Because the world demands it, here is Al Gore’s (surprisingly hip) iTunes playlist (via Ecorazzi):

Track One: I Need To Wake Up, by Melissa Etheridge (From An Inconvenient Truth)
"There are many of Melissa Etheridge’s songs I could choose to be a part of my list but this one is more meaningful to me than all of the others because she wrote after seeing Davis Guggenheim’s first rough cut of "An Inconvenient Truth" and I am so grateful for the passion and "truth-force" that she poured into this song."

Track Two: Gone Going, by Black Eyed Peas
"I love this music and the feeling this song gives me, and I love the message about materialism. I also love the fact that the Black Eyed Peas wrote such a great song and wrapped it around a hook that comes from Jack Johnson, who is one of my all-time favorite songwriters and singers. Johnson’s gift with poetry has inspired Black Eyed Peas to echo in this song the message of his original song, ‘Gone’."

Track Three: This Land Is Mine, by Dido
"Tipper introduced me to this song from Dido’s second album, which brought confirmation of the sparkling talent she displayed on her first album, with songs like "Here With Me" and "Thank You". For some reason — maybe because it wasn’t on iTunes right away — the song hasn’t yet gotten the attention it deserves. But now it IS on iTunes. See if you like it as much as I do."

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Track Fourth: After the Garden, by Neil Young
"I love Neil Young’s passion and his courage in reawakening the music of protest in America. The Bible says: ‘A little child shall lead them,’ but sometimes it’s an old master like Neil Young who provides leadership. In this song, his metaphor is unmistakable and powerful the very first time you hear it."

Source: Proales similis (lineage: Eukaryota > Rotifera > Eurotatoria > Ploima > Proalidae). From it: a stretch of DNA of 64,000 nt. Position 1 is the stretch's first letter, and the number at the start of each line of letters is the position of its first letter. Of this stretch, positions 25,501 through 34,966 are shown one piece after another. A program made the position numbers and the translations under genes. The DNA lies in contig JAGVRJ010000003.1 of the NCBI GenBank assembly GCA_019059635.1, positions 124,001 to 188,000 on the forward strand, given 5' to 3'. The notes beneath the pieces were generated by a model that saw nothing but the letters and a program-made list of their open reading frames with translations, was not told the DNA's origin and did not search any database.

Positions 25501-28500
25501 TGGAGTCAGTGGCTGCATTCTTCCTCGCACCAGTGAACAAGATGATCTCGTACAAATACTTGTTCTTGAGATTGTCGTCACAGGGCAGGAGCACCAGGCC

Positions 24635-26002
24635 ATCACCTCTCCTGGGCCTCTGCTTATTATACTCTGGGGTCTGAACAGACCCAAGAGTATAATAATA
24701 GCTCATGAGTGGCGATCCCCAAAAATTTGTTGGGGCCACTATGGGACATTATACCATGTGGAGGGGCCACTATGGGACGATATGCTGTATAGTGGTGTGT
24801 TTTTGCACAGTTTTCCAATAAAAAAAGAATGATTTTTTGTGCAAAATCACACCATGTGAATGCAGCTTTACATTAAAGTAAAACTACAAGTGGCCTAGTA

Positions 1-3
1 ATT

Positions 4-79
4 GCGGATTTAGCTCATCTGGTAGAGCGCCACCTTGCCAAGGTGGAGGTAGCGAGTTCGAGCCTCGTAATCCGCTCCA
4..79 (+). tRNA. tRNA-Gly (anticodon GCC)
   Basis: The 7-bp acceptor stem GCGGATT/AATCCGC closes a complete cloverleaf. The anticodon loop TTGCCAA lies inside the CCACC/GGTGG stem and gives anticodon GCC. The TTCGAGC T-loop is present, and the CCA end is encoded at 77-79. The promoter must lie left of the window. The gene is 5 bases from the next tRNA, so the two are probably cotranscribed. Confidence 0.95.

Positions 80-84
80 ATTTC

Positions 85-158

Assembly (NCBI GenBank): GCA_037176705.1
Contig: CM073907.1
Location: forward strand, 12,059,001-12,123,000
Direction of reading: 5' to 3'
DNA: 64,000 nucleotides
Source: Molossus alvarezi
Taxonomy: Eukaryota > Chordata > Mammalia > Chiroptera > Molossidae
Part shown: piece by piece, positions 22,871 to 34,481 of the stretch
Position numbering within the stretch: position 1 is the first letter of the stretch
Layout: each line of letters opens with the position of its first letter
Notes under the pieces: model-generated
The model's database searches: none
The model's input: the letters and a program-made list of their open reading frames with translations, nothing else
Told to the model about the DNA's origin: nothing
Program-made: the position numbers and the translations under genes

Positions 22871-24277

Track 5: Umi Says, by Mos Def
"I like both the message and the music. I like it even more because of the integrity that this artist brings to everything he does."

Track 6: I’m Alright, by Kim Richey
"I loved this song when Kim first wrote and sang it a decade ago. It is a perennial on my playlist because it makes me feel good. Anyone who has been through a tough experience — whether in love or in politics — can relate to this song." [ed. note: awww …]

Track 7: The Brand New Tennessee Waltz, by Jesse Winchester
"This song never found a large audience, but has always had great meaning for me … The original version was backed by the Band on an incredible vinyl album given to me almost 40 years ago by Tommy Lee Jones. That version is not yet on iTunes, but this live performance from Canada is terrific."

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Yes, the Goreacle likes Mos Def. In fact, here they are having a chat:

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